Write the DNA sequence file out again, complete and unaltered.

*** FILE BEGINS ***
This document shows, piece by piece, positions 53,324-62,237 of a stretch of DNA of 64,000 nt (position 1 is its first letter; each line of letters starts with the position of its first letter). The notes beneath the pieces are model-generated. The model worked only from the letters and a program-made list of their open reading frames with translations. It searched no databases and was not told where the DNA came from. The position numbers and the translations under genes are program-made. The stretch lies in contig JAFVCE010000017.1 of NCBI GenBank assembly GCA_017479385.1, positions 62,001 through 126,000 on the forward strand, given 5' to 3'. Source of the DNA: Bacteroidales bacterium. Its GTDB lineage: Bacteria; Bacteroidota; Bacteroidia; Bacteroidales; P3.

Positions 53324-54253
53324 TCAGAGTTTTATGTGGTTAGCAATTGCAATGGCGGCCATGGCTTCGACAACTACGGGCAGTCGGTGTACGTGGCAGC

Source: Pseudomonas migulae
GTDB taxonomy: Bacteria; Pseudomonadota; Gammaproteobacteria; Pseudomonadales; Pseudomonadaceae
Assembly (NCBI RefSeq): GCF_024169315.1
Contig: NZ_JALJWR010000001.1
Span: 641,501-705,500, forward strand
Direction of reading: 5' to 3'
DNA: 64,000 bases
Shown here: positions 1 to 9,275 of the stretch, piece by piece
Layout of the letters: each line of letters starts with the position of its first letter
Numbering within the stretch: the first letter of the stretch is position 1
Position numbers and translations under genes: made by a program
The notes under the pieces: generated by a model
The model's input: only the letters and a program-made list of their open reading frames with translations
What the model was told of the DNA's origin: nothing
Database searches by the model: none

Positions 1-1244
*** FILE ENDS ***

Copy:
This document shows, piece by piece, positions 53,324-62,237 of a stretch of DNA of 64,000 nt (position 1 is its first letter; each line of letters starts with the position of its first letter). The notes beneath the pieces are model-generated. The model worked only from the letters and a program-made list of their open reading frames with translations. It searched no databases and was not told where the DNA came from. The position numbers and the translations under genes are program-made. The stretch lies in contig JAFVCE010000017.1 of NCBI GenBank assembly GCA_017479385.1, positions 62,001 through 126,000 on the forward strand, given 5' to 3'. Source of the DNA: Bacteroidales bacterium. Its GTDB lineage: Bacteria; Bacteroidota; Bacteroidia; Bacteroidales; P3.

Positions 53324-54253
53324 TCAGAGTTTTATGTGGTTAGCAATTGCAATGGCGGCCATGGCTTCGACAACTACGGGCAGTCGGTGTACGTGGCAGC

Source: Pseudomonas migulae
GTDB taxonomy: Bacteria; Pseudomonadota; Gammaproteobacteria; Pseudomonadales; Pseudomonadaceae
Assembly (NCBI RefSeq): GCF_024169315.1
Contig: NZ_JALJWR010000001.1
Span: 641,501-705,500, forward strand
Direction of reading: 5' to 3'
DNA: 64,000 bases
Shown here: positions 1 to 9,275 of the stretch, piece by piece
Layout of the letters: each line of letters starts with the position of its first letter
Numbering within the stretch: the first letter of the stretch is position 1
Position numbers and translations under genes: made by a program
The notes under the pieces: generated by a model
The model's input: only the letters and a program-made list of their open reading frames with translations
What the model was told of the DNA's origin: nothing
Database searches by the model: none

Positions 1-1244